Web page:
The Diophantine equation $x^2 - 34y^2 = -1$ has no integer solutions, even though it has solutions in ${\bf Z}_p$ for all $p$ (including $p = \infty$ if we understand "${\bf Z}_\infty$" as $\bf R$). This is the first example of the failure of the Hasse principle for the minus case of the Fermat-Pell equation $x^2 - \Delta y^2 = \pm 1$ (with $\Delta $ a fixed positive integer that is not a square), or equivalently for the existence of units of norm $-1$ in ${\bf Z}[\sqrt{\Delta}]$. It can also be regarded as the first example of a nontrivial element of the "Tate-Šafarevič group" for the torus $x^2 - \Delta y^2 = +1$ (since $x^2 - \Delta y^2 = -1$ is a principal homogeneous space for that torus).

[NB the equation $x^2 - 34y^2 = -1$ does have rational solutions, such as $(x,y) = (5/3,1/3)$. Indeed Minkowski already showed that a quadratic equation in any number of variables has a rational solution iff it has a solution in each ${\bf Q}_p$ and in ${\bf R}$; Hasse generalized this from ${\bf Q}$ to an arbitrary number field.]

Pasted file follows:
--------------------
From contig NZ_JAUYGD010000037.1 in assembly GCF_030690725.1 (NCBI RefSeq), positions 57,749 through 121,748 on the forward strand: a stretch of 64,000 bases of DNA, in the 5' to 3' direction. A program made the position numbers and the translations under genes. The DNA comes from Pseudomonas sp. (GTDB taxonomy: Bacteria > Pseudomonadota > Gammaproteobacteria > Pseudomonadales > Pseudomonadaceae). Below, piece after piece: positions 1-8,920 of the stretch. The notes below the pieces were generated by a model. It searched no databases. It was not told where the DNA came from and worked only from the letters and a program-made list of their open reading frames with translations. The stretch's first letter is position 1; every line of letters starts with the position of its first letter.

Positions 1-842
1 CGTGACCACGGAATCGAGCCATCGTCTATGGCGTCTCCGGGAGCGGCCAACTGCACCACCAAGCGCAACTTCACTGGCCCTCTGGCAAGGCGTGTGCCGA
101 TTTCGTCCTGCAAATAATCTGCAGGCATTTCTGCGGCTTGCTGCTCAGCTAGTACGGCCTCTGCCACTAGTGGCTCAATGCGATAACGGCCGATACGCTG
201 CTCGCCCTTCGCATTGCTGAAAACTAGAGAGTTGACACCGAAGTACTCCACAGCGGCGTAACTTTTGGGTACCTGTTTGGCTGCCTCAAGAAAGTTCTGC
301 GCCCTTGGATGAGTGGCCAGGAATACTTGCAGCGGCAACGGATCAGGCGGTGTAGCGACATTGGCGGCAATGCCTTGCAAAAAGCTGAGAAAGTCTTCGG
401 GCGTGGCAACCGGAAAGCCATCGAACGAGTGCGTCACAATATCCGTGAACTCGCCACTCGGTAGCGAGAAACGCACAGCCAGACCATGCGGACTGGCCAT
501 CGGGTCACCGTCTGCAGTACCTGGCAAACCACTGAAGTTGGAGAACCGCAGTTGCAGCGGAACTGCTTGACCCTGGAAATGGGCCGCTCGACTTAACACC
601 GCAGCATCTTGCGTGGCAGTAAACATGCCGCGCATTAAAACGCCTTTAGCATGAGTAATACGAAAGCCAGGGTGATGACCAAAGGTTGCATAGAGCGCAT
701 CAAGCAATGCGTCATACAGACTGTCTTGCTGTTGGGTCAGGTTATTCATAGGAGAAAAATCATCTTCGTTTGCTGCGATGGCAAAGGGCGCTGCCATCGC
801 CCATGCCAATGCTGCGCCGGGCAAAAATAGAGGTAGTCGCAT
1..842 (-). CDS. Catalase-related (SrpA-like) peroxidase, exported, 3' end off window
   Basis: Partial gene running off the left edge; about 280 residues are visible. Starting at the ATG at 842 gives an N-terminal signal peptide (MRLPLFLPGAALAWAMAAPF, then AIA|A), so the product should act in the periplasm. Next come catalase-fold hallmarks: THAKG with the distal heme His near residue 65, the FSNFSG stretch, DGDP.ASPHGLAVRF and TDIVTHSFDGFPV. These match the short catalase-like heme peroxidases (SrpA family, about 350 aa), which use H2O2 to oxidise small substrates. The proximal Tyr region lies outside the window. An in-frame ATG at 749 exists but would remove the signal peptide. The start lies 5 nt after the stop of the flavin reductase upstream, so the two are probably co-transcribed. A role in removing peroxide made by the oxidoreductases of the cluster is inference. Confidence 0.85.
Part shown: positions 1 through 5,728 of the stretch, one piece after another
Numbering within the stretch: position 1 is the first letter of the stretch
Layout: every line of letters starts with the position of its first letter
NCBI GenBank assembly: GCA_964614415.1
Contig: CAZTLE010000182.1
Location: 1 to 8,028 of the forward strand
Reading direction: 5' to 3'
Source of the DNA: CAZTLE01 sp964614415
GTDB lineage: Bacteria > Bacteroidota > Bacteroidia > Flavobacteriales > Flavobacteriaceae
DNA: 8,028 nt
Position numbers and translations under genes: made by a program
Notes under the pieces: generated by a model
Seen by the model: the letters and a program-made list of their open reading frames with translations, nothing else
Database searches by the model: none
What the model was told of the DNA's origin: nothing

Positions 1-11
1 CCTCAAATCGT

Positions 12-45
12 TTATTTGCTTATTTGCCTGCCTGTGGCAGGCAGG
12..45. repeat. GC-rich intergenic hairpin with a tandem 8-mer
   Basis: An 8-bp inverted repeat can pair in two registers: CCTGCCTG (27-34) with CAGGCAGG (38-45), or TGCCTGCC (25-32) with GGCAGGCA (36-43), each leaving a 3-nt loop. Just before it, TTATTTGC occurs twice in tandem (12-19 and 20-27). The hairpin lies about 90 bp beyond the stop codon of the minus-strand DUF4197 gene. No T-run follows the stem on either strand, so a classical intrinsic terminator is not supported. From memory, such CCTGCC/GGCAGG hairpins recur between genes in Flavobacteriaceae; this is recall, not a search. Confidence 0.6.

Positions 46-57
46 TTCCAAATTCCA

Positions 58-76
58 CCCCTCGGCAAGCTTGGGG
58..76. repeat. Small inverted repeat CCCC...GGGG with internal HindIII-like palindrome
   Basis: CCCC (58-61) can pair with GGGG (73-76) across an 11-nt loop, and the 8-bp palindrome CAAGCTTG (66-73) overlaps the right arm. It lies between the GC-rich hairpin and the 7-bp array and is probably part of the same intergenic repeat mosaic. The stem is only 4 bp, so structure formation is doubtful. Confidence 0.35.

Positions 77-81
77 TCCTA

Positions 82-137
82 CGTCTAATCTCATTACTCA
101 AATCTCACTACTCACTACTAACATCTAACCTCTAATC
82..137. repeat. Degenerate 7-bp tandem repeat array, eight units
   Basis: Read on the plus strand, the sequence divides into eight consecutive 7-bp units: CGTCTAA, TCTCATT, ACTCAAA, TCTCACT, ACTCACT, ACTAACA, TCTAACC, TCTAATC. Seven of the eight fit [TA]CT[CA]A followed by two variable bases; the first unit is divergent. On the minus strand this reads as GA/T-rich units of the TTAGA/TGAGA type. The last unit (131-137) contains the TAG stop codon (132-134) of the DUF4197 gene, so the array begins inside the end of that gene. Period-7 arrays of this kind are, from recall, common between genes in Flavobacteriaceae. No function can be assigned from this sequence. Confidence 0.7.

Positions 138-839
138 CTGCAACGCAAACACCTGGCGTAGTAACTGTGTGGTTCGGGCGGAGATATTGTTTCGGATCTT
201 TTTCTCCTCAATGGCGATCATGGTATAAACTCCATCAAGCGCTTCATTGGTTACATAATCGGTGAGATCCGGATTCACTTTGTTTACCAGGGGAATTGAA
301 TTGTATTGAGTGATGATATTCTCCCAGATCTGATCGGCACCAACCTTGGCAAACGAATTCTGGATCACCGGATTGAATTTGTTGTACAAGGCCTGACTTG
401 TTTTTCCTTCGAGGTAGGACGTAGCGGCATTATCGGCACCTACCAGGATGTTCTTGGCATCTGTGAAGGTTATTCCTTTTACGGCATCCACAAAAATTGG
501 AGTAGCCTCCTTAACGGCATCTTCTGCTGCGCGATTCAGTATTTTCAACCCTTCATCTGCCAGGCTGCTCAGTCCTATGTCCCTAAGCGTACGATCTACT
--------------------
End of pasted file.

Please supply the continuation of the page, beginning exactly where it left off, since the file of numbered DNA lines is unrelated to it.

[Added later:] In general $x^2 - \Delta y^2 = -1$ has solutions in every ${\bf Z}_p$ iff $\Delta$ is either a product of primes congruent to $1 \bmod 4$ or twice such a product; equivalently, iff $\Delta$ is the sum of two coprime squares. If such $\Delta$ is of the form $n^2 \pm 2$ then $(n + \sqrt\Delta)^2 / 2$ is a unit of norm $+1$, and is fundamental unless $\Delta=2$. This accounts for infinitely many examples, including the first two, $\Delta = 34 = 5^2 + 3^2 = 6^2 - 2$ and $\Delta = 146 = 11^2 + 5^2 = 12^2 + 2$ (see OEIS sequence A031398). The infinitude may be shown with a polynomial identity such as $$ (2t^2+2t+1)^2 + (2t+1)^2 = (2t^2+2t+2)^2 - 2 $$ which recovers $\Delta = 34$ for $t=1$. It's then a natural question to ask: as $M \rightarrow \infty$, among those positive $\Delta < M$ that are sums of two coprime squares, for what fraction does $x^2 - \Delta y^2 = -1$ have solutions? I guess that it is conjectured, but not known, that there is a positive limit strictly smaller than $1$.